Mobility Trends: People Back In Motion
Our investment team has been monitoring “mobility” to forecast when or if consumers return to their normal routines. For example, Apple publishes daily mobility information that shows requests for directions in Apple Maps. This data is available for the entire country but is also available to view by region. This information is publicly available here: https://www.apple.com/covid19/mobility
These mobility charts highlight COVID-19’s negative impact on mobility, especially in March and April as the virus began to spread throughout the country. However, beginning in late-April, driving and walking trends improved and are now close to pre-pandemic levels. As you may have noticed in your hometown, road and highway traffic seems to be getting back to normal and the public parks and sidewalks are filled with folks trying to escape the confines of their homes…hopefully in a socially-distanced fashion.
While road and sidewalk traffic have increased, the destinations for travel have likely changed. For example, instead of driving into the city to work in an office, people might be driving to the local home improvement store to renovate their home office. Importantly, the people of this country seem to be leaving their homes again, which should provide a boost to economic activity.
What It Means For Our Portfolios: Positioned For Recovery
We think the economy will continue to rebound but in different ways than in past cycles. For example, although the mall in your town might have an empty parking lot, it might not mean that retail sales are struggling. Instead, we think this crisis will accelerate the trend towards online purchasing activity. Home prices may continue to rise, but the growth might not occur in the same neighborhoods that have experienced the most price appreciation for the last 10 years. Therefore, we need to consider both micro and macro trends as we come out of this health crisis.
Lastly, the items above are obviously not an exhaustive list of things our team is monitoring. As mentioned earlier, we think stock prices are the best leading indicator for the economy and that they reflect the collective wisdom of investors around the world. Luckily, our mantra of “process over-prediction” kept us focused on the positive message from the market in addition to some of the data referenced above. As such, we are slightly overweight equities with a preference for US equities relative to international stocks and bonds. Our team continues to monitor the items outlined in this piece and stands ready if our risk management process warrants action.
Important Disclosure Information
The comments above refer generally to financial markets and not necessarily to RiverFront portfolios or any related performance. Past results are no guarantee of future results and no representation is made that a client will or is likely to achieve positive returns, avoid losses, or experience returns similar to those shown or experienced in the past.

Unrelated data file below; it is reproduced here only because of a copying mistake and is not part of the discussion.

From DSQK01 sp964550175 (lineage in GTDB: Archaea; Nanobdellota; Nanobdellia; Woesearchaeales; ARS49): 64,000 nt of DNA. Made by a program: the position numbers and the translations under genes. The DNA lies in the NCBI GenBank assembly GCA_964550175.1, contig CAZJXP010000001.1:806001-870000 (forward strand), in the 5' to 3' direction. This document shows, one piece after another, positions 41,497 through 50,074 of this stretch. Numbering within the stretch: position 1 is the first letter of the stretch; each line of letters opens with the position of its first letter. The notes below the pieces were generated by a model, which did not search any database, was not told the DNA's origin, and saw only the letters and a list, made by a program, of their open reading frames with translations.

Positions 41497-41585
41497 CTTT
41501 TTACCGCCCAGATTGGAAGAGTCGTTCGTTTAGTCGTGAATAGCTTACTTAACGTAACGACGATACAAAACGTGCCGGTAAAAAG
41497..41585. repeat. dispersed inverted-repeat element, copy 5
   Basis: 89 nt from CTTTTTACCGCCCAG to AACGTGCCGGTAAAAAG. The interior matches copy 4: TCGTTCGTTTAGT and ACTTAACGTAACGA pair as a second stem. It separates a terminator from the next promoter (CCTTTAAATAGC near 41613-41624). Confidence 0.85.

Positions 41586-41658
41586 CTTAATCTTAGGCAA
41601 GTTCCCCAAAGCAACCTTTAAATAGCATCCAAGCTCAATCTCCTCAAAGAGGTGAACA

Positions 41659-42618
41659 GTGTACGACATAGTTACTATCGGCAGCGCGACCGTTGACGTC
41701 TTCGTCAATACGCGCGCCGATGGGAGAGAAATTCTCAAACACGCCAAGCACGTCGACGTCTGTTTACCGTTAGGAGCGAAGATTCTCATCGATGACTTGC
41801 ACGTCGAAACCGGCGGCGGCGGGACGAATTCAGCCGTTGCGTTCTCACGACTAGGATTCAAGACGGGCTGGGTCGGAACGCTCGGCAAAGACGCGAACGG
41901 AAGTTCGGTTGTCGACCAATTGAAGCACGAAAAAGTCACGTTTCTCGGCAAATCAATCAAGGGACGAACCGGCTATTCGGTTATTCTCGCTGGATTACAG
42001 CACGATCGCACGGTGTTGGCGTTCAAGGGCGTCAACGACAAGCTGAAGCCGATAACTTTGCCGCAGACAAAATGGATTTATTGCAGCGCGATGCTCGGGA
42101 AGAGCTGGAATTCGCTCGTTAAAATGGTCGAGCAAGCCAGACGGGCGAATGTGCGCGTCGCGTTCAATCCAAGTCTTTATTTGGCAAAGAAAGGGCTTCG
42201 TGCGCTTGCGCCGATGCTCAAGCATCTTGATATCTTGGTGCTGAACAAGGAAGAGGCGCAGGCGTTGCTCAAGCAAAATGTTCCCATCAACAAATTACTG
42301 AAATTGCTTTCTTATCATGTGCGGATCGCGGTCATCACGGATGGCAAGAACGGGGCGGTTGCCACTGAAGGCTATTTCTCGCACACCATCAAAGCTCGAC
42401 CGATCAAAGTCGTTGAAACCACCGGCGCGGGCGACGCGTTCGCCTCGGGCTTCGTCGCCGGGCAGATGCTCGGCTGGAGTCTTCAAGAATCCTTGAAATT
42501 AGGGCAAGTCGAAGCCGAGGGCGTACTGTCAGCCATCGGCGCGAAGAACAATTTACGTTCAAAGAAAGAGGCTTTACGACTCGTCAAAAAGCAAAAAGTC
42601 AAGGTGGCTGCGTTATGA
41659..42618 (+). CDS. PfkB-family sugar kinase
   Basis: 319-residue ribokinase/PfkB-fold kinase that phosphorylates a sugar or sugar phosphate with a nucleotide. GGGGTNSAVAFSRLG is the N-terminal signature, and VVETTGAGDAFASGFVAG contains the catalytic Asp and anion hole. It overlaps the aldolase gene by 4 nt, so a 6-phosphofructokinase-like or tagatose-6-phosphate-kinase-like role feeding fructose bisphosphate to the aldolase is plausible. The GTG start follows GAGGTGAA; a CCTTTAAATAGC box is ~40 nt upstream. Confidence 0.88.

Information or data shown or used in this material is for illustrative purposes only and was received from sources believed to be reliable, but accuracy is not guaranteed.
In a rising interest rate environment, the value of fixed-income securities generally declines.
When referring to being “overweight” or “underweight” relative to a market or asset class, RiverFront is referring to our current portfolios’ weightings compared to the composite benchmarks for each portfolio. Asset class weighting discussion refers to our Advantage portfolios. For more information on our other portfolios, please visit www.riverfrontig.com or contact your Financial Advisor.
Stocks represent partial ownership of a corporation. If the corporation does well, its value increases, and investors share in the appreciation. However, if it goes bankrupt, or performs poorly, investors can lose their entire initial investment (i.e., the stock price can go to zero). Bonds represent a loan made by an investor to a corporation or government. As such, the investor gets a guaranteed interest rate for a specific period of time and expects to get their original investment back at the end of that time period, along with the interest earned. Investment risk is repayment of the principal (amount invested). In the event of a bankruptcy or other corporate disruption, bonds are senior to stocks. Investors should be aware of these differences prior to investing.
You cannot invest directly in an index
Standard & Poor’s (S&P) 500 Index measures the performance of 500 large cap stocks, which together represent about 80% of the total US equities market.
The NAHB/Wells Fargo Housing Market Index (HMI) is based on a monthly survey of NAHB members designed to take the pulse of the single-family housing market. The survey asks respondents to rate market conditions for the sale of new homes at the present time and in the next six months as well as the traffic of prospective buyers of new homes.
The National Federation of Independent Business (NFIB) Small Business Optimism Index is a composite of ten seasonally adjusted components. It provides a indication of the health of small businesses in the U.S., which account of roughly 50% of the nation’s private workforce.